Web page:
At thirty-five, she was among the oldest of Lady Anne’s ladies, ten years older than Anne herself, and even if she had been reasonably attractive once, she was now long past her prime. Kit might have said that he was pleased to see her again, but only as what he’d called her, an old friend, which meant that whatever intensity she’d thought she’d seen in his eyes the previous evening had simply been concern, that was all. It was ridiculous—shameful!—to imagine it might have meant anything more. She only hoped that he hadn’t noticed anything too revealing about her expression.
She turned into a narrow avenue bordered on both sides by towering walls of yew hedge. The path between was an apt metaphor for her life now, she thought ruefully, mercifully calmer and more predictable than it had been and yet confined and occasionally lonely, too—a path she was destined to walk mostly alone. Which was just as it should be, she reminded herself, skimming her glove across the prickly surface of the thicket, just as she’d promised herself it would be…
A twig snapped and she looked up, her heart slamming to a halt as she saw Kit striding from the opposite direction towards her. She stopped, half in surprise, half in embarrassment, the merest sight of him undoing all of her carefully restored calmness and turning her mind into a riot of conflicting emotions. He hadn’t yet seen her, walking along with his eyes fixed on the ground as if he were deep in thought, so that for a moment she was tempted to turn around and flee, but such behaviour would only confirm her foolishness. What would she say if he caught her? She had no quarrel with him, after all, and it was ridiculous to be so aware of him as a man. No, the best thing she could do was to stand her ground and act normally. He would either laugh or make a hasty retreat back to London if he guessed even half of what she was thinking!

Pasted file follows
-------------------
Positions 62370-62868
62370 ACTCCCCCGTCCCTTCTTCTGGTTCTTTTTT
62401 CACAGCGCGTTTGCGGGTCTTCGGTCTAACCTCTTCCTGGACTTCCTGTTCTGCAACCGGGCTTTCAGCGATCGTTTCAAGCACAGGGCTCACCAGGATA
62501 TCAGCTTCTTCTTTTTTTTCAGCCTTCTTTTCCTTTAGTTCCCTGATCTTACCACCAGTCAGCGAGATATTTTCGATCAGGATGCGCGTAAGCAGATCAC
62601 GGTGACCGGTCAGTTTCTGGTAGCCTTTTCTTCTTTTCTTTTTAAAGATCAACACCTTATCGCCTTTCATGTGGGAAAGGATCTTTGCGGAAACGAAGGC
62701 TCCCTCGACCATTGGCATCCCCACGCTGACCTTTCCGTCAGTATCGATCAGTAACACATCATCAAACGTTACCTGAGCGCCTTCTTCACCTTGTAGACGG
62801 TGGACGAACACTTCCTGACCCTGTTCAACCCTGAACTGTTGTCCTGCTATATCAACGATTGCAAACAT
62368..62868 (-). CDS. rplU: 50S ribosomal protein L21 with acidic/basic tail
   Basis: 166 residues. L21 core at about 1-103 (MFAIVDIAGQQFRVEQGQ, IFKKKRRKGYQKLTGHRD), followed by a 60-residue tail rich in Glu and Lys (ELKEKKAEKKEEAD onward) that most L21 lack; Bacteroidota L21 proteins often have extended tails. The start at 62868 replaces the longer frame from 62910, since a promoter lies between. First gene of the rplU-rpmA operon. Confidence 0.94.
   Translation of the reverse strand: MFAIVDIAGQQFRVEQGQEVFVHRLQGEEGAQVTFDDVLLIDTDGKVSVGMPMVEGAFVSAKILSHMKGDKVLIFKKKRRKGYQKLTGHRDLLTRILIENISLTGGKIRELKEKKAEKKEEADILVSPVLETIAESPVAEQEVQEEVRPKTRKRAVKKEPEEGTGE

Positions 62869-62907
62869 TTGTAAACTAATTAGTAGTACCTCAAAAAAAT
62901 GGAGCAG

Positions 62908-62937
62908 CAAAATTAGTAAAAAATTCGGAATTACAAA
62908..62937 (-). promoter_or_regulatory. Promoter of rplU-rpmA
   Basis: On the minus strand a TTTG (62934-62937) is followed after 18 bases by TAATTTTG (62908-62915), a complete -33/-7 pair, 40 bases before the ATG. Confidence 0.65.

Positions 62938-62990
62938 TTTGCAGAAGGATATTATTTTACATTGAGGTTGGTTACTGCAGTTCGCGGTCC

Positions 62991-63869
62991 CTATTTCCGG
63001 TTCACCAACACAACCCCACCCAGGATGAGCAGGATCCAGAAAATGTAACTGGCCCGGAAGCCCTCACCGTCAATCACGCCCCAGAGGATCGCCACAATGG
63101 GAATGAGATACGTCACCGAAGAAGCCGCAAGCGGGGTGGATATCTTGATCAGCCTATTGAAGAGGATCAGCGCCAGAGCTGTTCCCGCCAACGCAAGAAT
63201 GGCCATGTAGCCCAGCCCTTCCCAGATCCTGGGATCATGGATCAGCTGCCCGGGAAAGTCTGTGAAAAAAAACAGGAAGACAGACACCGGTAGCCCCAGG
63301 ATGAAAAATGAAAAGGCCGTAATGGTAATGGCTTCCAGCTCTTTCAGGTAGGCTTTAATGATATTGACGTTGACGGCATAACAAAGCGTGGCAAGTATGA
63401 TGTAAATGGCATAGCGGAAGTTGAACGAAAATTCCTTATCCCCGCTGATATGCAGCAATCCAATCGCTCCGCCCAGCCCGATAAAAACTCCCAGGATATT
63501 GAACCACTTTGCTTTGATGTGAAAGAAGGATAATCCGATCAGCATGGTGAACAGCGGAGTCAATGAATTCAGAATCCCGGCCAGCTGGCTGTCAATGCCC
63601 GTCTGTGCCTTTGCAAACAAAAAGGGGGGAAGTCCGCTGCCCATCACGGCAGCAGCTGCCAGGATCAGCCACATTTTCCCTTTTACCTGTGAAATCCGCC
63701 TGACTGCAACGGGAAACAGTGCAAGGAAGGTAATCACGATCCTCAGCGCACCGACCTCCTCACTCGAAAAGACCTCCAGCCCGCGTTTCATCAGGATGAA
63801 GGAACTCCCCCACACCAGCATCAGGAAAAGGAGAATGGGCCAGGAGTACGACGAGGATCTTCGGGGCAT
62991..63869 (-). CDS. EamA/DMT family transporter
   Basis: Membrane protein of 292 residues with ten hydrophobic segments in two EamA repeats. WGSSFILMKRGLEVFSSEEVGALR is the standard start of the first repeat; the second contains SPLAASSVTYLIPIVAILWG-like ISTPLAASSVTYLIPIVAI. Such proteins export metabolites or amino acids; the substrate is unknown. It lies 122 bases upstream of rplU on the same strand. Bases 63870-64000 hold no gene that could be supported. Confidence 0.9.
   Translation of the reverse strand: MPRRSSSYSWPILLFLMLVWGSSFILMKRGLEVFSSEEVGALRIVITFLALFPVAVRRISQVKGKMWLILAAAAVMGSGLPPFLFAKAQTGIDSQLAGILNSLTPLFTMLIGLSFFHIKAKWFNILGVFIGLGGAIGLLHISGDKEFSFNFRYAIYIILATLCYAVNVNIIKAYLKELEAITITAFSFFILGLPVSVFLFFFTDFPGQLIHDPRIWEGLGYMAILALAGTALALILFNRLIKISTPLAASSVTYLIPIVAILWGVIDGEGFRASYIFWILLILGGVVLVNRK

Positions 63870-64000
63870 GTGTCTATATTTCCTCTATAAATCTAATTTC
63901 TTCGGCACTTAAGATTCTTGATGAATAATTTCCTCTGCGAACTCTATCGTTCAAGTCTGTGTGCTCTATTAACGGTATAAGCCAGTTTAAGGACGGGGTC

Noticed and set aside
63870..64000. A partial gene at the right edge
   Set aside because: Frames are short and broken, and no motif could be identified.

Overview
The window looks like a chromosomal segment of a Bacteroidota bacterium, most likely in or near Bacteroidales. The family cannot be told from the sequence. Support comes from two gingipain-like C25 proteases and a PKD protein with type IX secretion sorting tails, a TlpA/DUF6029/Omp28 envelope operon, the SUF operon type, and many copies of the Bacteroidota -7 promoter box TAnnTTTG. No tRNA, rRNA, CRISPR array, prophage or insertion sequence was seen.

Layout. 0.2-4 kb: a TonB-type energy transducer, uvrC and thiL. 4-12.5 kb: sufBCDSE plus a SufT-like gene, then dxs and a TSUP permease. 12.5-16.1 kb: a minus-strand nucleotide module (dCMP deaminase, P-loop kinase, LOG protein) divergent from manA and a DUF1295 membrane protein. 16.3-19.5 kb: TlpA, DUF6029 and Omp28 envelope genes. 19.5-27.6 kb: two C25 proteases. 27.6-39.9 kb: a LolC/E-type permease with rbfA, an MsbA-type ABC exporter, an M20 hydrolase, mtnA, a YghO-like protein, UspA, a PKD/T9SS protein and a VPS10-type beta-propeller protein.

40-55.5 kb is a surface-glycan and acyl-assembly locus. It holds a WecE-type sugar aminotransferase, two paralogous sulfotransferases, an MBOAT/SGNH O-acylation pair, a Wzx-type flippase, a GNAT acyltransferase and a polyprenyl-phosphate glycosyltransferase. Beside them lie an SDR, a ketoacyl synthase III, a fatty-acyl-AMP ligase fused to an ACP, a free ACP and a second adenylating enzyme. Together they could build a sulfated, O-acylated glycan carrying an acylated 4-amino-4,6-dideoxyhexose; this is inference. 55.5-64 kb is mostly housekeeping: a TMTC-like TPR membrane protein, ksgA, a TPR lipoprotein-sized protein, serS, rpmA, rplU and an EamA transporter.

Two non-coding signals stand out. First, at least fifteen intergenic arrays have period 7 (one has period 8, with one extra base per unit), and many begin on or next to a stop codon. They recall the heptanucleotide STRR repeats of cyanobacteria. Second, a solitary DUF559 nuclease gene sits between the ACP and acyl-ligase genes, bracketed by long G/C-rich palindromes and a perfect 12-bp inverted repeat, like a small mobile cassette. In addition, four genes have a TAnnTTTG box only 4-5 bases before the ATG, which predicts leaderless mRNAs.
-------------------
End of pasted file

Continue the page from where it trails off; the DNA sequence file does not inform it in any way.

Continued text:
‘Good morning.’ She dipped into what she hoped was a suitably modest curtsy, relieved by how steady her voice sounded.
‘Pippa?’ His steps faltered as he lifted his head, looking equally surprised to see her. ‘You’re outside early.’
‘Yes.’ She stiffened, the sound of her name on his lips sending a shiver of awareness rippling down her spine. It seemed too intimate somehow, even though she’d told him to call her by it. Of course that had been yesterday, before the moment in Lady Anne’s presence chamber…the moment she’d surely imagined… ‘I like to enjoy the peace of the gardens before everyone else is awake.’
‘As do I.’ He held on to her gaze for a few seconds, his own searching. In contrast to his friendly behaviour yesterday, his attitude now seemed faintly guarded. ‘Perhaps we might walk together for a while?’
Pippa twisted her head in the direction of the palace. Only the high, four-storey turrets and elaborate crenellations were visible above the top of the hedge, meaning that in their current position they were effectively hidden from view, but a walk out in the open was more likely to be noticed and at this time of the morning it could easily be mistaken for an assignation, no matter how ridiculous the idea sounded. Lady Anne had strict rules for behaviour. Even after the annulment of her marriage, it was imperative that she and her household remain untouched by scandal. The King’s favour was a precarious thing.
‘I’m afraid that a walk might not be appropriate…’ If she wasn’t mistaken, she saw a flash of disappointment in his eyes. ‘But there’s a small pavilion close by. Perhaps we might sit there for a while? It’s not too cold, I think.’
‘That would be pleasant.’ He inclined his head, clasping his hands behind his back as he fell into step alongside her.